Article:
KY: You are not the only one who was having those thoughts. I am to show Fear, a 2-channel projection work in the “Animation” show at PS 1. It takes place outside with an airplane flying overhead and later, inside of the airplane. Nothing physically bad happens—except by possible interpretation, a man rolls around on the ground with a doll in gingham, fondles her as well. Of course, they are both dolls, but she is different—a doll within the animated man’s world. I was asked how I felt about showing it given the recent tragedy, but your question went straight to the heart of my work. It’s about internal life as opposed to social, political, cultural. Those all provide components for what we become but the voices inside are much more complicated than a Contemporary opinion or stance as a social animal. In my work, the fear is generated from within, not something easily named. All that happens in the plane is that the flight attendant hugs everyone in her awkward, lumbering manner. Also the man and woman are never in the same side of the projection together. Again, there’s the desire for intimacy but they are unable to act on this. The movements of the characters are creepy I think because they are so unnatural. The music also heightens this feeling. I think fear is a part of all of our lives. As a topic, it is much more on the outside now. People kill for fear of the other as well as for that which disgusts them in themselves. It’s a big ugly issue. The images of the disaster were, and still are, so Surreal. Probably because of their similarity to scenes in high budget action pictures coupled with the knowledge that this is real. They have stayed with me as well. What disturbed me the most about the successive appearance of specific footage on the news was the sound change. After a while of showing the towers collapsing they began to show the same footage with terror sound. It sounded strongly like people on a roller coaster. If it was the real sound that went with the picture, they would have had it initially. They created what they (the news) felt was scarier. The first day of TV was disbelief and fact. Then the networks began their job of pushing fear. That saddened me.

ASB: The sound track is an intrinsic part of your films, and I notice that you use the same composer. There is a sense of partnership as in Hitchcock and Bernard Herrman, or Fassbinder and Peer Raben.

KY: And David Lynch’s collaborations with Angelo Badalamenti. I just saw Mulholland Drive which is amazing. A seamless structure of the real flowing into a dream and back again. And the music and sound is perfectly aligned to everything Lynch achieved in each scene. It’s something that happens, I believe, after years of collaboration, and works if the films all share the same world. Think of Hitchcock, Fassbinder and Lynch—you know it has to be their film and no one else’s. All the music and sound for my films is composed by Winston Rice for the Moho Memo. I think we share a similar goal for our work. You could call it the emotional resonance of a piece. Winston will begin his work after seeing the final picture cut. A few days later I get handed a CD and it’s always right. We’ll talk about what I’m after before he begins, but I really don’t have any struggles in this part of the production. His work gives voice to my mute characters with their unmoving faces.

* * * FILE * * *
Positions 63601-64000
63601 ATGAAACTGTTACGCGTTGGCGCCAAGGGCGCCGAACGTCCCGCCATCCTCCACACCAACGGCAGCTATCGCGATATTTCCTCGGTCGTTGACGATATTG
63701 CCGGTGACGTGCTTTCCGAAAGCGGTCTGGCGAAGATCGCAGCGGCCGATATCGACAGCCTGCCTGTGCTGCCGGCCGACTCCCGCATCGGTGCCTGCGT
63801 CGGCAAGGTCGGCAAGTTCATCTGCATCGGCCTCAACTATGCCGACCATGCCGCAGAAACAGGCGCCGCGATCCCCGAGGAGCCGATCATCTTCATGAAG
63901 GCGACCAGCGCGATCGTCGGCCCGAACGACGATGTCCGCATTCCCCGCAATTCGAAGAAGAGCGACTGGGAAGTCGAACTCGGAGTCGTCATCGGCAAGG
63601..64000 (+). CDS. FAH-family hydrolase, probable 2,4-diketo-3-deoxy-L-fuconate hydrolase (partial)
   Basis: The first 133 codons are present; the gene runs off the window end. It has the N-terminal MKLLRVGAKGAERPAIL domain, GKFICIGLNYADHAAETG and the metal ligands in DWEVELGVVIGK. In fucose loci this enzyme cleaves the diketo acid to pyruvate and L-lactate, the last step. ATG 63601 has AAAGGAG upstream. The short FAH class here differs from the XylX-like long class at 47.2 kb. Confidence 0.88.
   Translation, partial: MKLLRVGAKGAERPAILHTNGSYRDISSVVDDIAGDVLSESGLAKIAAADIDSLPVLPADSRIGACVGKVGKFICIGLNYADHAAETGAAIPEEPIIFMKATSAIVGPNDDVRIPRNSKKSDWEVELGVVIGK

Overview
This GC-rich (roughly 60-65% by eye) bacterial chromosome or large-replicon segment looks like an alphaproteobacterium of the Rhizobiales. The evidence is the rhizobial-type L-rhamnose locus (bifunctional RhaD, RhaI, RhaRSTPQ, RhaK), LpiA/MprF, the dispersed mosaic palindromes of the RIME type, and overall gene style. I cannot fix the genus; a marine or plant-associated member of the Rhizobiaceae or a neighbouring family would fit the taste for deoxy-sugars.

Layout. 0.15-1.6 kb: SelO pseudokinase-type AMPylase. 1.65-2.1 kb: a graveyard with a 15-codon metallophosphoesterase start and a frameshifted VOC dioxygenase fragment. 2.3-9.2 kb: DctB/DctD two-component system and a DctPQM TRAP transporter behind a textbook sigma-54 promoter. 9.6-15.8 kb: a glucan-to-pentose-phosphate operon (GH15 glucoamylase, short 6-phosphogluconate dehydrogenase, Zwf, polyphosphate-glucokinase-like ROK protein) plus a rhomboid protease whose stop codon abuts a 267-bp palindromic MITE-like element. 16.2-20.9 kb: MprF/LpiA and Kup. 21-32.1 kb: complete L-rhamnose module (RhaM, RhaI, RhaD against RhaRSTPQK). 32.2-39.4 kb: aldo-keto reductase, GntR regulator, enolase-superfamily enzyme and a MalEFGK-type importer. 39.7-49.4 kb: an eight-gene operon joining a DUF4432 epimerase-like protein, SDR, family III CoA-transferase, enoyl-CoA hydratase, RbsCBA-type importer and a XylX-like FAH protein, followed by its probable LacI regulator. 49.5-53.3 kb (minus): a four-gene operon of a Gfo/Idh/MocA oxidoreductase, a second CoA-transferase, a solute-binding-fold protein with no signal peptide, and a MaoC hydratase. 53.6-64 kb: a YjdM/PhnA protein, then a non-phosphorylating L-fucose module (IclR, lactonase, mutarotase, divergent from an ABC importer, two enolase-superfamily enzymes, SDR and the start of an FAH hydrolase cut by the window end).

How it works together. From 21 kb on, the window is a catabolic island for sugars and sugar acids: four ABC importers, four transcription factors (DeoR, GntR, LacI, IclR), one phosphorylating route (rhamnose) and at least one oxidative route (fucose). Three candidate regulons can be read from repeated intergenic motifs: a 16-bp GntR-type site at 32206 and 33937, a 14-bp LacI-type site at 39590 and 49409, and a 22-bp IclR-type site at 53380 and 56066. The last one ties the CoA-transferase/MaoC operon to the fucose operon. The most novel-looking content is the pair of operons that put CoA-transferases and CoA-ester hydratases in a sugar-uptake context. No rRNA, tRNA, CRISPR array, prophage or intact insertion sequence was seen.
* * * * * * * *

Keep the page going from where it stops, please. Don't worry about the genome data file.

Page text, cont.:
ASB: Yes, I agree. In your films sound and image melt together in a way that remind me of a dream. I also think your choice of design patterns and wardrobe very peculiar. I could identify some Prada prints in the upholstery of one of the planes, for instance. Also, the outfits are so severe-looking. They look home-spun and edgy at the same time. Like as if a Minnesota farmer’s wife was dressed by a Milanese designer.

KY: I love your description. I make the clothes by drawing a boxy, large pattern and then quickly constructing the piece on a sewing machine. Then the garment is hand stitched on the little body. This may create the severity you sense. That, and the fact that they can’t show any flesh since they have none. If they walked across the set nude you would see a Michelin Man-like body, due to their construction involving strips of foam rubber. I create clothing that will show as little skin as possible. I love fashion and base the characters clothing on the personality that I begin to develop when I sculpt their head and construct their bodies. Prada designs have been very present in my mind when I make the patterns. One ad campaign in particular from a few years ago had Carolyn Murphy as the model. My memory of the magazine photos place her out West, in a hot dry desert, wearing severe polyester Prada outfits. I love the absurdity of fashion photography and art direction. That’s her outfit and she will wear it everywhere. Since my characters usually have only one outfit, I relate to that. I also like their clothes, they are things I’d wear as well.

AS Bessa

New York, New York
2002